Cast members Jayne Entwistle, Chris Sheets and Tom Ashworth each bring their own interpretation to the comedic nuts and bolts that make up the zany experience. All of them skillfully balance improv with the scripted dialogue since the format of the show requires quick thinking, especially during moments of audience participation. And there's plenty of it. Peppered throughout the production are several pop quizzes and audience Q&As during which the game-faced cast interacts with the crowd. Think "Whose Line Is It Anyway?" crossed with a Comic-Con panel.

Theatre Asylum is located at 6320 Santa Monica Blvd. in Los Angeles. For more information, click here.
For more pop cultural ramblings from Hiko, check out TheFirstEcho.com or tweet him @TheFirstEcho.



How To Survive a Zombie Apocalypse
Combined Artform and After Dark Entertainment at Theatre Asylum & Lab

Reviewed by Dink O'Neal

Curse you, George Romero! Oh sure, there have been films focused on reanimated cadavers that predate the famous director's 1968 groundbreaker, but these were populated primarily by ashen-faced, hollow-eyed voodoo slaves lurching across the screen in forgettable titles such as 1932's White Zombie. But along came Romero's Night of the Living Dead and with it a whole new set of ground rules as to why these creatures exist, what their objectives are, and how to avoid becoming their next meal.

  In the spirit of Dawn of..., Day of, Return of, Land of..., and yes, evenShaun of the Dead, this half-scripted, half-improvisational, Americanized edition of a British version (original written by Ben Muir, Jess Napthine, David Ash, Lee Cooper/After Dark Entertainment) is back to poke fun and a few sharp objects at our fascination with this horror genre.

  Director Patrick Bristow and his fellow trio of actors have accomplished something more than merely admirable in adapting this piece for us Yanks. They finesse this material with, dare the pun be uttered, deadpan proficiency. The result is a comic home run that keeps the subject matter engaging even for those who, like this reviewer, have previously found this particular field of fiction to be of minor interest. Bristow is an emcee extraordinaire, playing the role of Dr. Bobert Dougash, a clinical specialist whose overriding desire is to prepare the rest of us for the as-yet-to-occur but surely imminent arrival of the show's titular calamity. Never flagging in enthusiasm, Bristow demonstrates an expertise for realizing when a bit has run its course or can be milked for a few more guffaws. And upon sitting down with a figurative stool and bucket, milk them he does with a magnificently dry delivery.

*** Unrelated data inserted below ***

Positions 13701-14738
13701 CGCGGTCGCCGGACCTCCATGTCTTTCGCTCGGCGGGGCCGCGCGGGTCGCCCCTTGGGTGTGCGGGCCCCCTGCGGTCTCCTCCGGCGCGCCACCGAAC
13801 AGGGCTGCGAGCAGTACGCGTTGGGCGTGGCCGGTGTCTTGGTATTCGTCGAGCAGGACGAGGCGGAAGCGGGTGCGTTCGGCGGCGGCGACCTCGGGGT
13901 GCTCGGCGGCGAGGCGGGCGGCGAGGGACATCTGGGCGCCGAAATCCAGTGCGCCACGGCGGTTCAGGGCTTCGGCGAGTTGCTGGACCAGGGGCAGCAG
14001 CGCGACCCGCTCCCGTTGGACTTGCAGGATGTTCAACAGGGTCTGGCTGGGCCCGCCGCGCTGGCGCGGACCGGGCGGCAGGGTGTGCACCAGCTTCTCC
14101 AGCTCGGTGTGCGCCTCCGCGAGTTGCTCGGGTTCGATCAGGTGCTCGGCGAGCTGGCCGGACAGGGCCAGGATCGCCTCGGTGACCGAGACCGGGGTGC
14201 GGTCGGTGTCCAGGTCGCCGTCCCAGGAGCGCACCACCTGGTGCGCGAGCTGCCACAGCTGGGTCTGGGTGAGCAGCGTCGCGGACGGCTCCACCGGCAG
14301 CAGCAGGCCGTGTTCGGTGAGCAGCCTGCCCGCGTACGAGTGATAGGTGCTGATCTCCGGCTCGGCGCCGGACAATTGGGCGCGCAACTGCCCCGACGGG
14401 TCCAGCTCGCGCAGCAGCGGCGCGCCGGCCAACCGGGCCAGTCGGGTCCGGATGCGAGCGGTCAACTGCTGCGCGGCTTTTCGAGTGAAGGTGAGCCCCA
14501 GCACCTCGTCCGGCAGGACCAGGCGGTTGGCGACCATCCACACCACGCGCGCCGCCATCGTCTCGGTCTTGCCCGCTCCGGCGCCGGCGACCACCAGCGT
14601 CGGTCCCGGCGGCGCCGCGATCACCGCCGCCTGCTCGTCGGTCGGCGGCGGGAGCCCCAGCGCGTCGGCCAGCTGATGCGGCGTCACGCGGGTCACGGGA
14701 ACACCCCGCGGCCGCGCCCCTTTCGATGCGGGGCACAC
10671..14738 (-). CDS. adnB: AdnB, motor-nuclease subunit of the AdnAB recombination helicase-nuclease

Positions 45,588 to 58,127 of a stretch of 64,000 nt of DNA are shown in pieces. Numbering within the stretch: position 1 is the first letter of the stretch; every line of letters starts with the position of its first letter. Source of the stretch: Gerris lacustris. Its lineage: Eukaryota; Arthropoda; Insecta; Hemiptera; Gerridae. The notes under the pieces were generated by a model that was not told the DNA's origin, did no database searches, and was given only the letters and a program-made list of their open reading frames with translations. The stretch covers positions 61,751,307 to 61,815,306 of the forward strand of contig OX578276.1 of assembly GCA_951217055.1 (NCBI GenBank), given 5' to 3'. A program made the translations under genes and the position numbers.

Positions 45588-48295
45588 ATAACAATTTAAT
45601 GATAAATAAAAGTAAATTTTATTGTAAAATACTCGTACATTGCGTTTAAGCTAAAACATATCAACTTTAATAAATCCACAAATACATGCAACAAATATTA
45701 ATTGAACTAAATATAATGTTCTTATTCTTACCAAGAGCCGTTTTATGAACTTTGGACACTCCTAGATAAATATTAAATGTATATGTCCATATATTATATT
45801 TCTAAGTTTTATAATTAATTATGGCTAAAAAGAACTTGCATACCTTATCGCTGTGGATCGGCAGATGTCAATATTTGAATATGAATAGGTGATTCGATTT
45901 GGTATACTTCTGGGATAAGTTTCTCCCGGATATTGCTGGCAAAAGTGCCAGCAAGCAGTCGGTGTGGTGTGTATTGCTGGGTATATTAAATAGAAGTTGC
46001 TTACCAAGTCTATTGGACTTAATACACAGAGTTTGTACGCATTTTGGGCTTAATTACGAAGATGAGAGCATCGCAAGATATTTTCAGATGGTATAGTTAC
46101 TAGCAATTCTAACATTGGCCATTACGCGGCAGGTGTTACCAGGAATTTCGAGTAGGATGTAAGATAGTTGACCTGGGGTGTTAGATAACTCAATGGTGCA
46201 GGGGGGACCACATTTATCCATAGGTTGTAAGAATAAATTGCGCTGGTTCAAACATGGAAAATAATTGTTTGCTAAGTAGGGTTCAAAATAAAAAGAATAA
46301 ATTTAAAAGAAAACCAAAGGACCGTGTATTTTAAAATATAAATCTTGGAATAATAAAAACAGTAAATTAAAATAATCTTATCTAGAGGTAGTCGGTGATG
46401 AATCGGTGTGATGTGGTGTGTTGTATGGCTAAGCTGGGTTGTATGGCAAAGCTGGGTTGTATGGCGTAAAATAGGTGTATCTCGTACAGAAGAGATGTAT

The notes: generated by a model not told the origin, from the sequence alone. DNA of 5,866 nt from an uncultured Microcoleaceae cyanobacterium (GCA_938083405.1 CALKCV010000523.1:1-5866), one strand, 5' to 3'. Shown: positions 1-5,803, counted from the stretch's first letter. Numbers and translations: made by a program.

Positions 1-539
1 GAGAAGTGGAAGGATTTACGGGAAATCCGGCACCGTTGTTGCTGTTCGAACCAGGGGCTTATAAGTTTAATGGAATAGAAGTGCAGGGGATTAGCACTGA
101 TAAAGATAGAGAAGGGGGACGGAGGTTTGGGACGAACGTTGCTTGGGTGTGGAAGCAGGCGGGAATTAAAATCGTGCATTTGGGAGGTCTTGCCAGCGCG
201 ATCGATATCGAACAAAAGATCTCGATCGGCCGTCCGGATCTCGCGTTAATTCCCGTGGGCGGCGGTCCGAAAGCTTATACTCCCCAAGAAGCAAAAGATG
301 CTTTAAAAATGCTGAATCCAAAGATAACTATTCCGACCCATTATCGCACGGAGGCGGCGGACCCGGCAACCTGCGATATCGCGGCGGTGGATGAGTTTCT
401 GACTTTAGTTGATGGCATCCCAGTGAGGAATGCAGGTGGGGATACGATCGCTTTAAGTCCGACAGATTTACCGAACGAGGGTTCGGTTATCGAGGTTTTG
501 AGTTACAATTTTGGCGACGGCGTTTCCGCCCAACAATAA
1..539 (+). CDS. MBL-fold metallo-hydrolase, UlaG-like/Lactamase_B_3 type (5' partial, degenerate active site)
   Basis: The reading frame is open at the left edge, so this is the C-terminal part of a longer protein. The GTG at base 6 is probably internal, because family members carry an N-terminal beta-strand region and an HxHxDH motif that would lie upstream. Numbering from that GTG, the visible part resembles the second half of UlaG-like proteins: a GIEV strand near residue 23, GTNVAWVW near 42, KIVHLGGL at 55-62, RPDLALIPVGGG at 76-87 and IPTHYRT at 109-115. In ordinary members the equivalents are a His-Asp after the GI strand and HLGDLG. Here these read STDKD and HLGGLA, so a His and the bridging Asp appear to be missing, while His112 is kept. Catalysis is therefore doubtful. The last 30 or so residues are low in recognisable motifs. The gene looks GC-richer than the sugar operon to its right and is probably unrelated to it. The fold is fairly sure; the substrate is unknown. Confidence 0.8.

Dr. Dougash's compatriots from the School of Survivalbe sure to watch for the specialized hand signal hereincluded, on the night reviewed, Mario Vernazza, Jayne Entwistle, and Chris Sheets as conspiracy-minded lunatics. Vernazza is a comic powder keg as Ronald Jarfist, a camouflage-clad, pseudo-military type constantly restrained by Bristow from making slightly sexy overtures to female audience members. Entwistle exudes the perfect air of scientific authority as the lab-coated, bespectacled Kirsta Kanbert until her unpredictably nutty communications with the audience on survival do's and don'ts prove her to be just as much a first-class eccentric. Sheets sidesplittingly portrays Braydon Manxpipe, the partvillage idiot, partscientific experiment guinea pig for the group. Sheets does a fantastic job of personifying this tousled man-child's literal take on each new piece of incoming information. He's not retarded, just hilariously befuddled.

  Three chairs and a podium keep the focus in this cozy venue right where it needs to be: on the performers and their interactions with the viewers. This briskly paced, family-friendly one-act deserves a long and profitable run, be that at the box office or away from the brain-eating undead.
November 5, 2012



The American Way of Surviving a Zombie Apocalypse
by PATRICK BRISTOW  |  October 30, 2012

Mario Vernazza, Jayne Entwistle and Chris Sheets in "How to Survive a Zombie Apocalypse  US Version"